49 Tasting Notes
This tea doesn’t taste quite like any sencha I’ve ever had, but it’s still undeniably a sencha—and a really tasty one, at that. The flavors are sometimes subtle, but still very clear. The tea is earthy, rich, and vegetal, with a hint of sweetness, a bit of umami, and a little bit of a nutty flavor and smell, which was a nice surprise. In addition, it seems like a pretty easy brew; I’ve only had it for a couple days, but it doesn’t seem nearly as finicky as some sencha can be, and I’ve been able to get its good flavor consistently.
Part of the reason I rated this so highly is the value. I find that inexpensive sencha can be murky, with the subtlety replaced by a lack of real flavor; this is not the case here. I’ve moved from Chinese greens to Japanese greens, so I tend to drink sencha every work day, and had been looking for something not too expensive but still good. I was pretty disappointed by the Daily Sencha from O-cha, so I decided to give this one a try. For $10 for 100 grams, it’s an incredibly complex and rich tea, comparable in quality to many teas that would cost $17 or more for the same amount. I’d highly recommend it as a daily drinker; without a doubt, it has the best quality-to-price ratio I’ve ever seen in a sencha.
If this is what Mellow Monk offers as its least expensive tea, I’m very excited to try some of the pricer ones on special occasions!
Flavors: Earth, Grass, Nutty, Sweet, Toasty, Vegetal
Oh my. My brother got me a large amount of this tea for my birthday, and I couldn’t wait to try it. Wow. This is amazing—definitely the best Tieguanyin I’ve ever had. It’s smooth, vegetal, floral, and it has a roasted edge. There are so many subtle flavors—and they’re slightly different with each steeping! I’m glad that I dedicated my Yixing teapot to Tieguanyin, since it’s led to my experiencing this amazing tea!
I’ve not been too pleased with Teavana in the past. Their prices are very high, but I don’t feel like I’m getting my money’s worth (in part because I find that I have to use more leaves to get flavor). So it was with hesitation that I ordered this from Starbucks today (it was my brother’s first day back at work after a long illness, so I went to say hi).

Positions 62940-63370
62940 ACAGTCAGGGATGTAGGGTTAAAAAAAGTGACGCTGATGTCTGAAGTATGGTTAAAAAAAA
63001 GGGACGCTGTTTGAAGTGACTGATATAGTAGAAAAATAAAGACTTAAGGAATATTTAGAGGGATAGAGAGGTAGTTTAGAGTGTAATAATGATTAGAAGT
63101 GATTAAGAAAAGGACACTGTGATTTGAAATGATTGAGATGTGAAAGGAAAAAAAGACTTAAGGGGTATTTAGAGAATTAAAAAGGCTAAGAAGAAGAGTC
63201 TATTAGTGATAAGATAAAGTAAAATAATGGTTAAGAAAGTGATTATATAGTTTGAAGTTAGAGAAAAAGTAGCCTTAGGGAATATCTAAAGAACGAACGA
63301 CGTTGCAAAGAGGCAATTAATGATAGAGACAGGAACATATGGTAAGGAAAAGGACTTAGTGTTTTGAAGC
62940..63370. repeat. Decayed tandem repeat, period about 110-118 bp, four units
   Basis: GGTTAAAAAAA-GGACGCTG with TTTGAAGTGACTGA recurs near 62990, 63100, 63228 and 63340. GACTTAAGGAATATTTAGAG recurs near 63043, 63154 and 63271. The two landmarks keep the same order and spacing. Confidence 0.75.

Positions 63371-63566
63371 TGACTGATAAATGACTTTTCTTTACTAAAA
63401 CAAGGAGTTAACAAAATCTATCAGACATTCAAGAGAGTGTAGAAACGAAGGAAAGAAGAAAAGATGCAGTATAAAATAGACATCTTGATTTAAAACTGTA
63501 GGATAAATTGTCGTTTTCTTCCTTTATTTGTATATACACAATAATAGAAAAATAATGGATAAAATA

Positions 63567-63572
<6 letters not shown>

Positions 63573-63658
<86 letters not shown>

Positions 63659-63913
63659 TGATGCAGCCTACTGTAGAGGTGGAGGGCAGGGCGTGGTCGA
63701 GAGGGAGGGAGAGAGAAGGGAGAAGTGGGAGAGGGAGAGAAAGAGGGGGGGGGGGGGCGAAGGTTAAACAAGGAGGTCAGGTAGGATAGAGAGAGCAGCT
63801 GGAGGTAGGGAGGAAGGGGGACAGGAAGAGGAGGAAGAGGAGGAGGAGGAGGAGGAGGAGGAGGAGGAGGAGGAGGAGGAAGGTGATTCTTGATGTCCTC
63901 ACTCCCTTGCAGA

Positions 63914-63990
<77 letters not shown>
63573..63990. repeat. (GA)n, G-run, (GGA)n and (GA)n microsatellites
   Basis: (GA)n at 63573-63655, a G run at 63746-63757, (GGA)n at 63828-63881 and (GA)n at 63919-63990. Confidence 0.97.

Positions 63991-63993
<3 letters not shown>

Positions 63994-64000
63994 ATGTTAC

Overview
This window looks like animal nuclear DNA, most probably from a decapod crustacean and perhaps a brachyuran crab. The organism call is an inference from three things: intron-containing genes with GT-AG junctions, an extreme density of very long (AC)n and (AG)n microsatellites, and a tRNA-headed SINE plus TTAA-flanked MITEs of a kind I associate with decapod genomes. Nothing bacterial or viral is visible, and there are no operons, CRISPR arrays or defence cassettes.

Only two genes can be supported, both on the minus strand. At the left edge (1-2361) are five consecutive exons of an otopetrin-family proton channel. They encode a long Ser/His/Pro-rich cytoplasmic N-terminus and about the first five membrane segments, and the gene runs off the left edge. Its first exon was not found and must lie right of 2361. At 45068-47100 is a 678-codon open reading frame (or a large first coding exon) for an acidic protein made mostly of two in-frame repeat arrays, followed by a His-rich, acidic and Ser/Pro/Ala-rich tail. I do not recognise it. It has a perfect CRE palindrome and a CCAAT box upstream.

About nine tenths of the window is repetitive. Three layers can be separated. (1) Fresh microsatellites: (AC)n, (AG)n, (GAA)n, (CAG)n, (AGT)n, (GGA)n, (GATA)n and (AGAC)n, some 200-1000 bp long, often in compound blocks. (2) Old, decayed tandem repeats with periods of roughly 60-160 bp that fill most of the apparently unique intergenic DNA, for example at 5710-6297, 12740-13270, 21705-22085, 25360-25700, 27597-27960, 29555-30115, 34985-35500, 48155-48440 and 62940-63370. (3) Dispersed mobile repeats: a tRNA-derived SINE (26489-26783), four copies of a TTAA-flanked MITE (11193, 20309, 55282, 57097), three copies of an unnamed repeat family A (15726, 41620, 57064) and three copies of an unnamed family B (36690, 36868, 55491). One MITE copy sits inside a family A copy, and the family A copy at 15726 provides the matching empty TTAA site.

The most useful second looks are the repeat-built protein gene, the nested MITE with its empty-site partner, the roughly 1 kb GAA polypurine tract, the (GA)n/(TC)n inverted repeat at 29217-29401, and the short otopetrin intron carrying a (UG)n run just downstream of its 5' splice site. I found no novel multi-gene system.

I was very pleased. The result was one of the better green teas I’ve had in a while, to be sure. It’s subtle, sweet, and vegetal. I’m withholding judgement until I buy a tin and see just how many leaves I have to use, but I really enjoyed the tea bag that I had today. I tentatively recommend it.
For Christmas, my brother got me my first Yixing teapot—and I decided to dedicate it to Tieguanyin oolong (partly because the Whole Foods in town sells it, and I like to avoid shipping). So, I seasoned my pot with it and used it to makes very first gongfu style tea. I was really impressed—I loved this one Western style (see my other review for more detail), but I think gongfu brings out the subtleties more (no doubt partly due to the number of steeping a possible). I’m really looking forward to experiencing this tea even more as my pot continues to soak it in—it’s now an every-weekend tradition!
Starbucks is switching over from Tazo to Teavana. I don’t work there any more, but my brother does, so he got some of this for me. I was… not impressed.
The first time I tried it, I brewed it according to directions (3 minutes). It was weak and watery—even the color was only a very pale brown. I thought I might have used too much water, and, since it’s not CTC, I figured 3 minutes was too short. So, I tried again today.
It took six minutes before the tea looked about right, and it did pour a lovely color. But again, it was incredibly weak. I used 1 teaspoon per cup, and one for the pot, but I could hardly taste the tea at all (milk and sugar, of course, made it even harder to get any flavor).
Maybe this would taste good if I used 2 teaspoons per cup, but I don’t think I’m going to try that—after two failures, we taped up the tin and gave it to our daughter to use as a shaker.
This was one of the most disappointing teas I’ve ever had—not least because, if I hadn’t gotten it for free, it would have cost $8.95 pre-tax for 1.7 ounces. The taste wasn’t bad, it was just almost nonexistent. I’m a fan of subtleties in tea, but a tea that calls itself an English Breakfast should have a strong flavor, even with milk and sugar. I’d rather drink Lipton than this.